Patient Info

Helpful Information for Patients


What is Kidney Cancer?

The cells in our body may sometimes start dividing uncontrollably and start forming masses of tissue known as tumours. Tumours can be cancerous (known as malignant tumours) and can spread to other parts of the body, or non-cancerous (known as benign tumours) which do not spread. If these tumours form in your kidney, there is a possibility that you may have kidney cancer.

When should you see a doctor?

The early stages of kidney cancer do not usually cause any discomfort and are usually discovered during an examination for other conditions. You should see a doctor if you have blood in the urine, a persistent pain in your abdomen, back or sides that does not go away, feel a lump in the abdomen, have a sudden loss of weight and appetite that cannot be explained, experience fatigue or have low iron content in your blood.

How are Kidney Cancers confirmed?

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Kidney cancer can be confirmed through different tests. Imaging tests will allow your doctor to determine if there is a presence of any abnormal growths in and around your kidneys. These tests include ultrasounds scans, CT scans and MRI scans.


A biopsy may also be done by your doctor to obtain samples from your kidney to be further tested in the laboratories.

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Kidney Cancer treatment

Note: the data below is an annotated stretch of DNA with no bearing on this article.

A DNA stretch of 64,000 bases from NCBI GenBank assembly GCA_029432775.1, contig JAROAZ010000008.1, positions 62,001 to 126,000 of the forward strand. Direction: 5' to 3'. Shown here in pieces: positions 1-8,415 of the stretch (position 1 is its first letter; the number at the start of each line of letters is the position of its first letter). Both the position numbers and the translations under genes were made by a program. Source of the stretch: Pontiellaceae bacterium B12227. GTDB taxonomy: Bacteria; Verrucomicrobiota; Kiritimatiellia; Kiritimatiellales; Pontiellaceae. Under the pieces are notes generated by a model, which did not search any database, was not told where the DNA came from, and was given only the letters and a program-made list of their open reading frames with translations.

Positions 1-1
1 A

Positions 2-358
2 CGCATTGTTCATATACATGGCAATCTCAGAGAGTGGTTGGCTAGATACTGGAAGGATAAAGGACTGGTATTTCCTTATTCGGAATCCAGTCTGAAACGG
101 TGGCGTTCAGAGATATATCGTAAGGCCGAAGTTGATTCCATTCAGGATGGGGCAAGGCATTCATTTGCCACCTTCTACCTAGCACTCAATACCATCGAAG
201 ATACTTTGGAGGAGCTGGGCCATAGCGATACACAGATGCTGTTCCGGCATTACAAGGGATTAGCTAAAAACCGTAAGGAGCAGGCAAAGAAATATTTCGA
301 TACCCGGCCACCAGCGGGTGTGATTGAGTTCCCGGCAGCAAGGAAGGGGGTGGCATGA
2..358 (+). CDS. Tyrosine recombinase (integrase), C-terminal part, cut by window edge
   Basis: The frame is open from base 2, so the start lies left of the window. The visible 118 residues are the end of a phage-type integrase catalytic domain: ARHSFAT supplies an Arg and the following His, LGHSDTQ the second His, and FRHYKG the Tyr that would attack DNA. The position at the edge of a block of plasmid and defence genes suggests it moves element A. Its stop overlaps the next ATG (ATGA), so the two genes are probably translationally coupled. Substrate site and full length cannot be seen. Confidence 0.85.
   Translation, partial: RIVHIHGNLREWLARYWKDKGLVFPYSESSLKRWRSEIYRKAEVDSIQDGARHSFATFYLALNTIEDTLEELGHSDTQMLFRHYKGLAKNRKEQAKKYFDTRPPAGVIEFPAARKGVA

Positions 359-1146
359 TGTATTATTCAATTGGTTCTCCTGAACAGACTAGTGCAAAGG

If kidney cancer is confirmed, your doctor’s recommended treatment will depend on the stage of kidney cancer and your overall health.


Early Kidney Cancers have a high cure rate when treated with surgery. For those who are not surgically fit, tumour ablation with radiofrequency or cryotherapy may be considered. In late advanced stages, in addition to surgery, other additional treatments may include  targeted therapy, immunotherapy and chemotherapy.


A common surgical procedure is a Radical Nephrectomy, which is the surgical removal of the kidney with all the cancer cells. The nephrectomy may be radical (which removes the entire kidney and tumour) or partial (which removes the tumour and some kidney tissue).

Robotic and laparoscopic surgery are minimally invasive methods of kidney cancer surgery. This method allows the use of smaller incisions, with key-hole laparoscopic instruments occasionally assisted through robot during the surgery.